I’ve been very blessed to have traveled the world, and to have been able to do so feeling very at ease in most foreign lands that I’ve found myself in—from Istanbul to middle of nowhere America, I love it all. Since relocating to the south, however, I’ve definitely realized just how “California” I am, and I have a new found love and appreciation for my sun-kissed soul. I think just acknowledging my soul makes me so California.
Viva la California! Here are some stand out ways I've noticed, that seem to make me noticeably from California.
1) Missing salad—when people ask me what kinds of food I miss most while I’m here, I always tell them salad…and Mexican. I miss good salads, and having healthy options easily at my fingertips. I have to admit though, Nashville has changed so much in the last year, and the options are getting better. As for the Mexican food, well, I am on a hunt for at least one really good Mexican restaurant here. So stay tuned for my adventures in that escapade.
2) Give me earthquakes—when there is an intense storm, tornado warnings, and whatnot, I sometimes yell, “Just give me an earthquake, I know what to do with those!”
3) Jaw drop—when I was told that the pool in my apartment complex was closed during the colder seasons, I thought, “Wait, what?” Since when does the pool ever close? And my jaw literally dropped.
4) Double jaw drop—when I was told that the pools around here are not heated. Que????
5) Biscuits & tea—one time, when offering a friend biscuits and tea, there was a bit of confusion. Finally, I realized he thought I meant biscuits—like the biscuits and gravy kind of biscuits—and sweet tea. No dear, no. (I realize that this doesn't actually make me Californian--it's just a weird side affect of my parents' rearing, but it still makes me a foreigner.)
6) Freeway vs. Highway—I use them interchangeably, but only recently realized that “freeway” is a Californian term, while I guess everyone else calls it the highway. I don’t know, but I was slightly baffled when someone brought this to my attention.
7) Blueberries cost $6 (a tiny box!)—I was shocked the first time I moved to Nashville, to find that produce, amongst other grocery items, is ridiculously expensive. Aren’t I in the freakin’ country? Where are all the farms? The bulk of what I buy at the grocery store is produce, but I refuse to pay $6 for a tiny box of blueberries, or $3 for a bloody avocado. I refuse. I don’t get it. Cost of living is supposed to be cheaper here, but the cost of eating is not.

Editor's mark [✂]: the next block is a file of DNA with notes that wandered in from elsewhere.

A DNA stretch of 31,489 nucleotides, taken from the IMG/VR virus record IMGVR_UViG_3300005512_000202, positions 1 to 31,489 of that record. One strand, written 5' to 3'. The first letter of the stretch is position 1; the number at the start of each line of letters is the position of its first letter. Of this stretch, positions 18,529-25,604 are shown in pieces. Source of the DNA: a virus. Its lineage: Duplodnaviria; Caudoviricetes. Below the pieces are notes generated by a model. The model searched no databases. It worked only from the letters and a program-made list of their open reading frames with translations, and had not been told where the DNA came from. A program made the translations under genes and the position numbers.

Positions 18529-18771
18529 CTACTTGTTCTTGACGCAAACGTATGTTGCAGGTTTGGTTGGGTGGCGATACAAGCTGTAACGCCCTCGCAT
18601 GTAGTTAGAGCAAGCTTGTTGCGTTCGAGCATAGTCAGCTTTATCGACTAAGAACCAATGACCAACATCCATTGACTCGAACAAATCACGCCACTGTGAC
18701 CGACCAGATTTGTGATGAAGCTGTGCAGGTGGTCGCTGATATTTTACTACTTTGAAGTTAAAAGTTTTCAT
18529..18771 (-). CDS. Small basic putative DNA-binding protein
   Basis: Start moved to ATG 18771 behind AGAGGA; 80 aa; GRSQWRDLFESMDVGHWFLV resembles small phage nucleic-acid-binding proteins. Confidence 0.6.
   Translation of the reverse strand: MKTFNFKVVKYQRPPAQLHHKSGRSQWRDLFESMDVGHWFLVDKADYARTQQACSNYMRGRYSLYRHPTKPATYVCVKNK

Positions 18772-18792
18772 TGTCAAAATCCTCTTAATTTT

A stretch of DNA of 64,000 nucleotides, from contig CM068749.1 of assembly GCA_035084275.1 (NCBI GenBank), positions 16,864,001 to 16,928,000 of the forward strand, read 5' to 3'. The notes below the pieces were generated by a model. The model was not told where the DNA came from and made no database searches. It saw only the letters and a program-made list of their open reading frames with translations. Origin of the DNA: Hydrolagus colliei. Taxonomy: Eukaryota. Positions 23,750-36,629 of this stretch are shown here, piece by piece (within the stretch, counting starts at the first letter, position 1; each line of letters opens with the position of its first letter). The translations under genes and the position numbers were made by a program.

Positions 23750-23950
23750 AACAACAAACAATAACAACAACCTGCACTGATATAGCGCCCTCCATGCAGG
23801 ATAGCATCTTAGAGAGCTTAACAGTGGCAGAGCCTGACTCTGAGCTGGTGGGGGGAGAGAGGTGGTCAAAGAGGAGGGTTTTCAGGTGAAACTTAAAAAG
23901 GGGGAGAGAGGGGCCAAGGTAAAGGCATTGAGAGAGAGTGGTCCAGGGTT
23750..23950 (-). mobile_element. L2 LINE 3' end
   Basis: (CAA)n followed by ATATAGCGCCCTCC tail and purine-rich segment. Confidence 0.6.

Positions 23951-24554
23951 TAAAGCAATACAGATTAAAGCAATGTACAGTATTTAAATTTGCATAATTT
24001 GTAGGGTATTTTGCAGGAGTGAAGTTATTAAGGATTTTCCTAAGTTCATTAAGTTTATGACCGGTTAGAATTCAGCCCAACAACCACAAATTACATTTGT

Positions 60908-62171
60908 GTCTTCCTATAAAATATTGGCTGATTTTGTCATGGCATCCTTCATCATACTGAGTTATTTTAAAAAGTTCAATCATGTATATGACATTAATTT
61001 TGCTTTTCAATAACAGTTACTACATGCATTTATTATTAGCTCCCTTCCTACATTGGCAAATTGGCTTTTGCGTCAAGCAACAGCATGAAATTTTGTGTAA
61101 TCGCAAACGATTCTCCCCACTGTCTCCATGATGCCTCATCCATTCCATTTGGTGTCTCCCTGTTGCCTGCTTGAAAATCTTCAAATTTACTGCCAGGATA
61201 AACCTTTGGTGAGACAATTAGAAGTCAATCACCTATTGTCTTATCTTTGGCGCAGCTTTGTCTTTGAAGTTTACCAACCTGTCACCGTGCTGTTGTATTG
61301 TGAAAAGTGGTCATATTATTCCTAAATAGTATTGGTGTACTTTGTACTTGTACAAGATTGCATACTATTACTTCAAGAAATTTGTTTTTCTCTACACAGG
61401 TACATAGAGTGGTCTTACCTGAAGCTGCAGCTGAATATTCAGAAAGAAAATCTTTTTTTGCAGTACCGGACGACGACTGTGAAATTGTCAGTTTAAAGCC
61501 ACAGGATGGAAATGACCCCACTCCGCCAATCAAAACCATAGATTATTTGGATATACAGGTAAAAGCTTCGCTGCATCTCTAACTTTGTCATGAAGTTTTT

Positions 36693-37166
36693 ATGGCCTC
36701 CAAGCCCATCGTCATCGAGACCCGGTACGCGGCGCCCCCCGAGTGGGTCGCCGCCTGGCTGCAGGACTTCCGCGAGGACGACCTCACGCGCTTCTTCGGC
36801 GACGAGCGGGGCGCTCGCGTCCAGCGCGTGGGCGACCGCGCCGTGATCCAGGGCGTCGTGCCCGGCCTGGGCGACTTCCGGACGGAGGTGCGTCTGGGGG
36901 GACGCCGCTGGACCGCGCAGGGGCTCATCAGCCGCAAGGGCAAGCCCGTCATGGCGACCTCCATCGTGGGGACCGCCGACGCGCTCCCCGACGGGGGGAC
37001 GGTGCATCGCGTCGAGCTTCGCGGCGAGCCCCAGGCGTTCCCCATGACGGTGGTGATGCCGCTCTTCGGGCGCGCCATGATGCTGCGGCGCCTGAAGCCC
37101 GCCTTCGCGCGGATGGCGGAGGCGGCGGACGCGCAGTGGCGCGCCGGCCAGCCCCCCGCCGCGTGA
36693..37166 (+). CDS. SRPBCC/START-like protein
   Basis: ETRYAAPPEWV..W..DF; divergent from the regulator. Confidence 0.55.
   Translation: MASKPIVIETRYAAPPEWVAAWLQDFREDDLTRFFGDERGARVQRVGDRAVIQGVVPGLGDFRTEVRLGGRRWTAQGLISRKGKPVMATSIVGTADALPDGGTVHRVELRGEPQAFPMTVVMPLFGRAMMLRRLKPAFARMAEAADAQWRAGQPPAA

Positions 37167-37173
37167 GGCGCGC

8) Where are you from—when people ask you where you’re from around here, it’s only because 95% of the people in Nashville are transplants. In California, “where are you from” typically means, “What is your ethnicity?” But I like to piss people off and respond to the literal translation of that question, because let's face it. Some people follow that question with a more idiotic one when they ask you where you're from, and mean what is your ethnicity.
9) Overdressed in bright colors—the dress code here is generally very casual. My business casual here, versus when I’m back in L.A. is like the difference between going to a BBQ and going to a funeral. And sometimes I get annoyed that I have all these awesome outfits with nowhere to wear them, but I just wear them anyways. You can take the girl out of L.A., but not without her shoes! Also, when I first got back, I was wearing this very colorful, summery dress out to lunch with a friend, and he told me I needed to put the bright colors away, because it's autumn. I laughed. He said we Californians, especially southern Californians, have no sense of seasonal wardrobes. 'Tis true. But then an old lady at church, who was in awe that I had come all the way from the best coast, said, "No dear, keep your colors. We could use a little bit of California here." I love her.
10) Abbreviations—apparently it’s a very California thing to speak in abbreviations. I’m from L.A.—I swim in the Pac. Oc.
11) Green—I hate that recycling is not regular here. And I think people look at me weird when I walk into a regular grocery store like Publix or Kroger’s with my own shopping bag. At Trader Joe's or Whole Foods it's not as weird. They get me. But I don't think I've ever seen anyone else bring their own bag.
12) Sarcasm—apparently not a universal language.
13) Friends and foreigners—people here are very nice. It’s that whole southern hospitality thing, I think. It’s great. I love it. But it’s funny, because sometimes I can’t help but wonder why someone is being nice to me, or feel like it’s weird. I mean, I don’t think us Californians are cold people…we’re not New Yorkers! (Just kidding, I love New York, and New Yorkers). But here, people aren’t just nice; they’re really friendly. Not everyone is of course, but it’s rare to meet someone who doesn’t make you feel like you’ve been long time friends.
Wherever you hail from, and wherever you've picked up your quirks, just remember as different as we all our, we are all also quite similar. So love. Just love.
BIG LOVE & HUGS